VICTOR ONYEAMECHI OKOH V THE STATE (2016)

VICTOR ONYEAMECHI OKOH V THE STATE

(2016) LCN/4448(SC)

In the Supreme Court of Nigeria

Friday, February 26, 2016


Case Number: SC.456/2013

 

JUSTICES:

WALTER SAMUEL NKANU ONNOGHEN     JUSTICE, SUPREME COURT

NWALI SYLVESTER NGWUTA    JUSTICE, SUPREME COURT

MARY UKAEGO PETER-ODILI    JUSTICE, SUPREME COURT

OLUKAYODE ARIWOOLA     JUSTICE, SUPREME COURT

MUSA DATTIJO MUHAMMAD    JUSTICE, SUPREME COURT

 

APPELLANTS

VICTOR ONYEAMECHI OKOH

RESPONDENTS

THE STATE

 

RATIO

WHO BEARS THE BURDEN OF PROOF IN A URDER CHARGE

“It is settled law which has become trite that in a charge of murder the onus of proof is on the prosecution to establish by evidence and beyond reasonable doubt, that the deceased died and, it was the unlawful act of the accused person that caused the death of the deceased and that act of the accused caused the death of the deceased which act was intentional with the knowledge that death or grievous bodily harm will be the probable consequence of that act. Of note is that all these three conditions must co-exist without any missing or marred by doubt, that it could be said that the charge has not been proved. I rely on Ogba vs The State (1992) 2 NWLR (Pt. 222) 164; Nwosu vs The State (1986) 5 NWLR (Pt 35)384.”PER M. U.PETER-ODILI, J.S.C.<foo< p=””> </foo<>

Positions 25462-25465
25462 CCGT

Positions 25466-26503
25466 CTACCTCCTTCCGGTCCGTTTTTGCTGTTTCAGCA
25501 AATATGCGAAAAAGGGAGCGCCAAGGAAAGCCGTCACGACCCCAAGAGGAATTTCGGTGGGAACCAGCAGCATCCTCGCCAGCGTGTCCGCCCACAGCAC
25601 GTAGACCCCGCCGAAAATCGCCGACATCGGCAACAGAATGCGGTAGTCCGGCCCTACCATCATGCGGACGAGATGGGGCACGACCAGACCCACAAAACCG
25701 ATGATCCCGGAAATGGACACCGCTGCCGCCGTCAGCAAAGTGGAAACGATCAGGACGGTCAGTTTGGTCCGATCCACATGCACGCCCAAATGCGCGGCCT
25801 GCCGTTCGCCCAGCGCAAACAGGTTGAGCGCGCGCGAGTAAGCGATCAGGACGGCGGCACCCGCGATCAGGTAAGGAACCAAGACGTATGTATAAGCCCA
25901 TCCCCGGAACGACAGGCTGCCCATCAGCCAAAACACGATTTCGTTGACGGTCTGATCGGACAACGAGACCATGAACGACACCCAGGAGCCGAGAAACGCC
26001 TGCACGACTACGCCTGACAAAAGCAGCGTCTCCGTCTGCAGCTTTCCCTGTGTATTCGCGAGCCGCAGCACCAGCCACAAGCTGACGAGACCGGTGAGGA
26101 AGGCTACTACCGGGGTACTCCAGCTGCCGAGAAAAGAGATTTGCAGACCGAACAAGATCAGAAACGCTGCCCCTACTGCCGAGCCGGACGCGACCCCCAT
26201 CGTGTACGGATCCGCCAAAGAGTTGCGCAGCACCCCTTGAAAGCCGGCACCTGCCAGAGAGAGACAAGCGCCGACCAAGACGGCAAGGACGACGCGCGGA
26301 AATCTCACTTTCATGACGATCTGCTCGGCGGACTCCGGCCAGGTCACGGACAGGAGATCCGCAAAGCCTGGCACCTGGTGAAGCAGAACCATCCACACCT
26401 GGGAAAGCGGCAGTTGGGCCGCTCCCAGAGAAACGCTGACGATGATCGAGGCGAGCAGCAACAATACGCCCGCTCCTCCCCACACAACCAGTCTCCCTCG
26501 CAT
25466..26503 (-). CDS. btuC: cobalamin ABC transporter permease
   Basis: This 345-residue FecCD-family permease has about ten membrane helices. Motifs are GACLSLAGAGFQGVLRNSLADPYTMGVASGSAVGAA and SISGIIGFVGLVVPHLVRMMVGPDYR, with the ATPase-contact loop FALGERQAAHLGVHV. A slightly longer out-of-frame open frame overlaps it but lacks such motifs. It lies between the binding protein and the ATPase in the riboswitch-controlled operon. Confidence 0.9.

REQUIREMENTS TO BE MET FOR PROOF BEYOND ALL REASONABLE DOUBT

“The Evidence Act, section 135 has provided the requirement to be met at which it would be taken that tne proof beyond reasonable doubt has been made and that is that the prosecution must establish by credible evidence the ingredients of the offence which are those three stated above and this evidential proof would be in any of the three ways being, credible evidence of prosecution witnesses or circumstantial evidence or by admissions and confession of the accused to the commission of the crime. ”

THE PROPER WAY TO RAISE THE DEFENSE OF PROVOCATION

“Provocation cannot just be raised and acknowledged without presenting the fact that the act for which the accused is charged occurred during the heat of passion caused by sudden provocation and the act committed before the cooling of passion. In this see the case of Uwagboe v.The State (2008) 12 NWLR (Pt. 1102) 621 at 638”. 

COURT TO CONSIDER DEFENSES FROM THE EVIDENCE PLACED BEFORE IT